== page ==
Benitez Leaves The Blues A Winner
So Rafa is redeemed and the longest “internship” in Premier League history has enjoyed a successful conclusion. Rafa Benitez’ torturous tenure at Chelsea may not have convinced comrade Abramovich that the Spaniard is the man for the job, but it’s certainly convinced many others that Rafa is rejuvenated and deserves to be rehabilitated into the Premier League fold on a permanent basis.
In the past, I wasn’t a fan of Rafa. I thought he was arrogant and too prone to throwing his toys out of the pram. I also thought his rants about Sir Alex Ferguson were unprofessional and I couldn’t understand how a guy in his privileged position could seem so bitter and dissatisfied with his lot. But, his time off the radar seems to have mellowed him. At Chelsea, he’s been the epitome of professionalism, diplomacy, and dignity under extreme pressure from a Blues' crowd with a long and vindictive memory. And he’s had the last laugh, by steering the world’s most talented Pensioners to a Europa League crown and the top-4 Premier League finish that books a berth in next year’s Champions League.
That’s not too shabby for a man who was appointed as an interim manager and informed almost from the get-go that a stop gap was all he would ever be at the club. That would have been fine for the relative rookie he replaced, Roberto Di Matteo, whose success at Chelsea was as much a product of good timing as great management, but for a Champions League winner with a world class pedigree it was a total insult. However, unlike in the past, at Liverpool and Inter, where his ego was his downfall, the man previously derided as “the fat Spanish waiter” rolled up his sleeves and delivered a gourmet dish, staring down the abuse like the winning chef on Gordon Ramsay’s Hell’s Kitchen. Ok, it was only the Europa League and a probable 3rd place in the Premier League I hear you say. But that ignores the fact that 3rd and 4thplace in this year’s EPL was more hotly contested than the title itself, and the Europa League featured some of the best teams that the much maligned competition has ever seen.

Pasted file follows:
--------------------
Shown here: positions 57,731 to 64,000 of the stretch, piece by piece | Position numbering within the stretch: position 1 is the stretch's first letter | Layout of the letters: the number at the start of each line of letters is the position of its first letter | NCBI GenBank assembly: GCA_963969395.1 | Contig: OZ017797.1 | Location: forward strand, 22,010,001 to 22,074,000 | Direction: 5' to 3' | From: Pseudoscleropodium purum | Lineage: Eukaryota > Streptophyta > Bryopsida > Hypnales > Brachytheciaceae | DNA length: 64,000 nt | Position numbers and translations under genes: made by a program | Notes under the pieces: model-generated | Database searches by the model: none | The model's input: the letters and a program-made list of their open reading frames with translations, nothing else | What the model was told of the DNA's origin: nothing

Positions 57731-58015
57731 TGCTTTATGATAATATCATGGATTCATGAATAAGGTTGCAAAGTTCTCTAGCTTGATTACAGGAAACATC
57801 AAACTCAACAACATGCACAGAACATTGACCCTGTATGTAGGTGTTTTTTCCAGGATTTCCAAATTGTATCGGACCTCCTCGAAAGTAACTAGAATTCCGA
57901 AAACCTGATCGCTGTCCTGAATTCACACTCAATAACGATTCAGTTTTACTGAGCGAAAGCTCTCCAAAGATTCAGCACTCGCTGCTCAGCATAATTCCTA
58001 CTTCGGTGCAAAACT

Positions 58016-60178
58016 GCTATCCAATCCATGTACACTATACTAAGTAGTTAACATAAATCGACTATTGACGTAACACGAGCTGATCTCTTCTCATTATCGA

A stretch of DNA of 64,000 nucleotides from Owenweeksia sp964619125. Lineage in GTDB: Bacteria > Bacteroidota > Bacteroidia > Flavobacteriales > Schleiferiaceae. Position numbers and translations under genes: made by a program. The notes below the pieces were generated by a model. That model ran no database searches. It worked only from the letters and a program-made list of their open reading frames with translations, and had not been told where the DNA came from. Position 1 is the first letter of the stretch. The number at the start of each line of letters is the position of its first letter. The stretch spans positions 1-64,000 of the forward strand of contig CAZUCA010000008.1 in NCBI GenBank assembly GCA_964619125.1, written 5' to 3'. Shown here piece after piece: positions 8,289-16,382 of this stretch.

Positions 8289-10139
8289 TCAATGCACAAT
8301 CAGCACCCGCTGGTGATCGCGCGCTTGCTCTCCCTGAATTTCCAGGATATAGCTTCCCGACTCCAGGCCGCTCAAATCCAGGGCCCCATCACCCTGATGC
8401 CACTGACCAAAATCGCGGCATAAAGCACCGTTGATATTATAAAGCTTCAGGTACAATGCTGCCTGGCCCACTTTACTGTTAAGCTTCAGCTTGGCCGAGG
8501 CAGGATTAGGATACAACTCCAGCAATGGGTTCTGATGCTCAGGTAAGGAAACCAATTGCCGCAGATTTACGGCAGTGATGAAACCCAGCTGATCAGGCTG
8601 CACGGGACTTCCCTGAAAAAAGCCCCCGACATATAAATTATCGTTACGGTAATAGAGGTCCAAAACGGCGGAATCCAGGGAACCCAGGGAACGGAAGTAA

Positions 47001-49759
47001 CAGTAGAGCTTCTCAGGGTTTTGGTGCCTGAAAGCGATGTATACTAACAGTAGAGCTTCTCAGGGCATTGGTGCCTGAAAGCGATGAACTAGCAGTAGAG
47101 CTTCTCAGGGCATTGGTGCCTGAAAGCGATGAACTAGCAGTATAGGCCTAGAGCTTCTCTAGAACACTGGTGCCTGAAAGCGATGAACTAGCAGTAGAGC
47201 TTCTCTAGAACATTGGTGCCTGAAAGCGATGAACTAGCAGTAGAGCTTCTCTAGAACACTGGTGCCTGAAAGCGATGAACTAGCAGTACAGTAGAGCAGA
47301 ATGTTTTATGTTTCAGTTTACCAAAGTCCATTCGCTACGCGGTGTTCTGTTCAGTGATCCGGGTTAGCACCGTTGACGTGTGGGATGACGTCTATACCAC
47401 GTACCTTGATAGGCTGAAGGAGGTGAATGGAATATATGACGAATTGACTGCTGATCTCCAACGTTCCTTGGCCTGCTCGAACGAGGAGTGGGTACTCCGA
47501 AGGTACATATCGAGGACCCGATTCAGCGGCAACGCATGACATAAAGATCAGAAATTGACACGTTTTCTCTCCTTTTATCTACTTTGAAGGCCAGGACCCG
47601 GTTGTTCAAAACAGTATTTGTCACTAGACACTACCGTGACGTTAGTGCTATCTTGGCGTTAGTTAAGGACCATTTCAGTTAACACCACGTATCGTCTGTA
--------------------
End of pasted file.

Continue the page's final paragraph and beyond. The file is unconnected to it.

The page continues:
Of course, some would say Benitez has been on a charm offensive; that he was on his best behavior in the hope of changing Roman’s mind; and that his whole season has been one long PR campaign. And perhaps there’s an element of truth in that. But it’s a fool who doesn’t learn from past mistakes. And, if keeping his counsel was a means to an end, well he played it like a chess master.
So credit where credit’s due. In the business of football you’re only as good as your last season if not your last game. No-one gives a keeper’s jock strap about your CV. It’s all about “What have you done for me lately?” And in a sport where the width of a crossbar can turn you from marvel to mug, and vice versa, Benitez has found a way to not only survive but to reinvent himself as a manager with whom the top clubs can again do business.
In short, Rafa the Gaffer has passed the test with flying colors, and, in my opinion, has done more than enough to at least be part of the conversation for the vacancy at Manchester City or any other club where the elite ply their trade. So Arsene Wenger, Brendan Rodgers, maybe even Jose Mourinho if he’s considering a return to the Bridge, don’t rest on your laurels, because the Spanish waiter is back for seconds and he’s hungry for more success.